Faced with a lack of places to refer patients, Massachusetts General established its own treatment clinic in 2015. Instead of having to wait weeks or even months to begin treatment in the community, patients who receive buprenorphine in the ED for opioid withdrawal symptoms can go to the hospital’s 7-day-a-week clinic the next day, Raja said.
Like Massachusetts General, Cooper University Hospital in Camden, New Jersey, established its own addiction clinic in 2015 because of a lack of treatment programs in the city. Cooper University Hospital could not have begun offering buprenorphine in its ED without having a place to refer patients afterward, said Rachel Haroz, MD, an assistant professor of emergency medicine at Cooper Medical School of Rowan University.
But, “word spreads very, very fast on the street,” Haroz said, so now most patients who come to the ED in search of opioid use disorder treatment must wait 4 to 6 weeks to get into her hospital’s addiction clinic. Between the time they get a dose of buprenorphine in the ED and the time a spot opens for them in the clinic, “a lot of people just buy Suboxone [a brand of buprenorphine plus naloxone] on the street,” which costs less than a packet of heroin, Haroz said.
Andrew Herring, MD, an ED physician at Highland Hospital in Oakland, California, who also runs an addiction clinic at the same hospital, questions the need to forgo dispensing buprenorphine in the ED due to a lack of follow-up care. “People are getting a little too worked up about the big picture,” said Herring, whose ED began dispensing buprenorphine in early 2017.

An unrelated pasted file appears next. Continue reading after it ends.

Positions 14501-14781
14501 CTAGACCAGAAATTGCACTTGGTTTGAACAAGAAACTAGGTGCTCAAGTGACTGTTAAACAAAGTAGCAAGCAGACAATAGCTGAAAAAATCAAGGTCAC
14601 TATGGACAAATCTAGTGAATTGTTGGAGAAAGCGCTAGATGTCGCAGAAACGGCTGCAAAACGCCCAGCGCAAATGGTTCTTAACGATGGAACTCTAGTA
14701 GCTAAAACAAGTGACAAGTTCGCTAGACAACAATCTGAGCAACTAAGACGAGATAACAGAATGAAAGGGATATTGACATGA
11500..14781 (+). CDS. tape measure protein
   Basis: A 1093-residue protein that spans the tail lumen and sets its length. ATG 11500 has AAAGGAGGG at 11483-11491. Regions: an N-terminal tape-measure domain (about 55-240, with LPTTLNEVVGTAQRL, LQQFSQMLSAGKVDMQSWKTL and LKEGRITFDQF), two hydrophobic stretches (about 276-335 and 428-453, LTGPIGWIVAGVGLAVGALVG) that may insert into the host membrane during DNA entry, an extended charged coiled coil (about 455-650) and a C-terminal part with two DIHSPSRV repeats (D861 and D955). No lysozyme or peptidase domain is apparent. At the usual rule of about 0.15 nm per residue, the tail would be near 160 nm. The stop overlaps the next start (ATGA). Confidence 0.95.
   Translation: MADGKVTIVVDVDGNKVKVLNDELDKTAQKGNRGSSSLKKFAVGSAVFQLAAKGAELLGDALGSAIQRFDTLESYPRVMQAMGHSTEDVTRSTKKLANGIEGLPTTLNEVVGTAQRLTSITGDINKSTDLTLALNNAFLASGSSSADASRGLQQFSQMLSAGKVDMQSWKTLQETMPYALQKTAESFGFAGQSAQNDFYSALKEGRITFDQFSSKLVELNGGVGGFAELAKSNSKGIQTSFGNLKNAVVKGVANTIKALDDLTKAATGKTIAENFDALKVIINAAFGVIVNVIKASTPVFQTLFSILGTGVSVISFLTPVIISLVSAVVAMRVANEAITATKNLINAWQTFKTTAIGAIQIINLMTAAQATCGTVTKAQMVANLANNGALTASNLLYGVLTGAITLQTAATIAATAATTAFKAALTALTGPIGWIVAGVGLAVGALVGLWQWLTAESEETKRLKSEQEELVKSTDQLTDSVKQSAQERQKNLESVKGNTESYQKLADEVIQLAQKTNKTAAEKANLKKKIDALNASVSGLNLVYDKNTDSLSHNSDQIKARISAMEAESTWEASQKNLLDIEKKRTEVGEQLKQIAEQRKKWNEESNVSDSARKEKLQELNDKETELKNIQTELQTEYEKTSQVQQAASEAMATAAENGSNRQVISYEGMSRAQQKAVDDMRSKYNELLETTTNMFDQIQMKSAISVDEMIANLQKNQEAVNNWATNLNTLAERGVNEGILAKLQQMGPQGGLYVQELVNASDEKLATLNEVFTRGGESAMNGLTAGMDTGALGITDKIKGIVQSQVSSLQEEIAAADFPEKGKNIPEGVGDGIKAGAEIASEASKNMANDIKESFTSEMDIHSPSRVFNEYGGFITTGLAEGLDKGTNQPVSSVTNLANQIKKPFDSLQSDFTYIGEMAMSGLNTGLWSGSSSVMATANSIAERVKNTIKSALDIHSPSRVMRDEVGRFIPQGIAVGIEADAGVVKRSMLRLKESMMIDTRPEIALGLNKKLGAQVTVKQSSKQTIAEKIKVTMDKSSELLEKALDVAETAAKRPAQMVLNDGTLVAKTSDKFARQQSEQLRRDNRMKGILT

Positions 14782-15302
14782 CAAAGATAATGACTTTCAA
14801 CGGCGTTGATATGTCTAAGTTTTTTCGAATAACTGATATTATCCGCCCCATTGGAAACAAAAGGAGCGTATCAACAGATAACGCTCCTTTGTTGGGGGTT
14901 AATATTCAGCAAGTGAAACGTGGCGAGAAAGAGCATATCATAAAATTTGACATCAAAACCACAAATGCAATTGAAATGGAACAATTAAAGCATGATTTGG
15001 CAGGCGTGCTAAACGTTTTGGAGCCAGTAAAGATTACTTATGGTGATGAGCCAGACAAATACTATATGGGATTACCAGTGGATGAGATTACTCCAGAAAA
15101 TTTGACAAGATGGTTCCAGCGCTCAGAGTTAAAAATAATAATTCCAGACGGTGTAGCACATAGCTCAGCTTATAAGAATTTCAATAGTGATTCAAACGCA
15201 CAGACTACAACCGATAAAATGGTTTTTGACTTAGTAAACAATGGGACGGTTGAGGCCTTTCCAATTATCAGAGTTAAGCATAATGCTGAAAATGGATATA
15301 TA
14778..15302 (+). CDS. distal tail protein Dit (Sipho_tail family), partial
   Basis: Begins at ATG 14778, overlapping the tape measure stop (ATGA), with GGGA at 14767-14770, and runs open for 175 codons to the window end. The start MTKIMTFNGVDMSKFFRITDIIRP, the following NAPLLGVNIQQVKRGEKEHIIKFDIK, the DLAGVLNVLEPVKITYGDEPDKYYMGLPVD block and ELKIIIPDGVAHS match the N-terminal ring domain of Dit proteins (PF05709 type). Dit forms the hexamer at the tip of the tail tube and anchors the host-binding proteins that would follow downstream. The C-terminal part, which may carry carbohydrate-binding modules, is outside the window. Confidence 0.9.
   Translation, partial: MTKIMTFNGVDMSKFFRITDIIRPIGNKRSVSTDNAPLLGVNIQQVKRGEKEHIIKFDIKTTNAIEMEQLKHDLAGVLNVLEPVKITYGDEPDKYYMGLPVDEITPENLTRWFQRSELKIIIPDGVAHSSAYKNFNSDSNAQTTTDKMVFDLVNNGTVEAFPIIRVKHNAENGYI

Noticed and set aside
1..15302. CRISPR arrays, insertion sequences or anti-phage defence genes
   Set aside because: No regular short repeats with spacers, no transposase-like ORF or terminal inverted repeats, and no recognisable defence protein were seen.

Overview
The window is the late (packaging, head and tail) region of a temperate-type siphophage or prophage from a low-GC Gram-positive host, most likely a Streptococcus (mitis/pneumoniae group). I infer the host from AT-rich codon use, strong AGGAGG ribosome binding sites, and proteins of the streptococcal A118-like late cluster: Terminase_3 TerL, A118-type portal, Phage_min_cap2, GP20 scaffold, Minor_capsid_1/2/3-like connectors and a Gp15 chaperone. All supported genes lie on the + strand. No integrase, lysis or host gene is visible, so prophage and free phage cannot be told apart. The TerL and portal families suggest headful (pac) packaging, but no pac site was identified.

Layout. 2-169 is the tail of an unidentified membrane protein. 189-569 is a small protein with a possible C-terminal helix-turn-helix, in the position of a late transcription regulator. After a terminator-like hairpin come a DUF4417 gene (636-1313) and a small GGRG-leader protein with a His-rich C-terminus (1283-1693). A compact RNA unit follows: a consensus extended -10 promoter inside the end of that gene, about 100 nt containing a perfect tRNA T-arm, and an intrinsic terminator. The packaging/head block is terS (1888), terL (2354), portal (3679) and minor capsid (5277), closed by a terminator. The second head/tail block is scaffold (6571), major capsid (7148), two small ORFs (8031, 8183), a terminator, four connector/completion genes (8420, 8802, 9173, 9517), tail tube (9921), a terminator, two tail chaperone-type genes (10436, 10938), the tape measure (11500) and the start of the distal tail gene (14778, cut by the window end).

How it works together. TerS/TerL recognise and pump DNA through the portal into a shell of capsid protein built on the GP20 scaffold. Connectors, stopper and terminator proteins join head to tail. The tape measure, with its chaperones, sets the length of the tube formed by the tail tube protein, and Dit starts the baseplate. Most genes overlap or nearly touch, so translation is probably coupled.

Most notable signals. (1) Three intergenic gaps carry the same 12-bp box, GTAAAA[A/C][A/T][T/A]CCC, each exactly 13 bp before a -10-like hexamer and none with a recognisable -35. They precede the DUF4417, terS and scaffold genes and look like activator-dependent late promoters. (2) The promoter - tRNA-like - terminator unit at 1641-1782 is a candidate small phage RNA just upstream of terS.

By administering buprenorphine to ED patients with opioid use disorder, “you’re trying to give them 2 or 3 days of clarity,” he said. “You’re trying to prevent the development of severe withdrawal,” which drives behaviors in heroin users that increase the risk of an overdose, such as injecting in unfamiliar locations.
The 5 physicians in the Massachusetts General ED who have not yet completed the 8-hour buprenorphine course probably never will, Raja said. “They know it’s an option, and they haven’t approached me,” he said. “I haven’t actually probed why.”
Sandra Schneider, MD, ACEP’s director of emergency medicine practice, suspects she knows. For one, finding 8 hours to take the required course is a hassle. “People did not go into emergency medicine to become addiction specialists,” Schneider said. “I can prescribe all the narcotics I want, but if I want to prescribe buprenorphine, I have to jump through 400 million hoops. Why does it have to be so complicated?”
D’Onofrio called the required course “onerous.” “I’m trying to make it as easy as possible,” she said, noting that physicians in her ED can complete half of the course on a computer instead of in a classroom. In addition, community physicians in her ED get credit for a shift when they complete the training. By April, three-fourths of the Yale ED physicians were trained, she said, and eventually all will be. “I make it an expectation,” D’Onofrio said.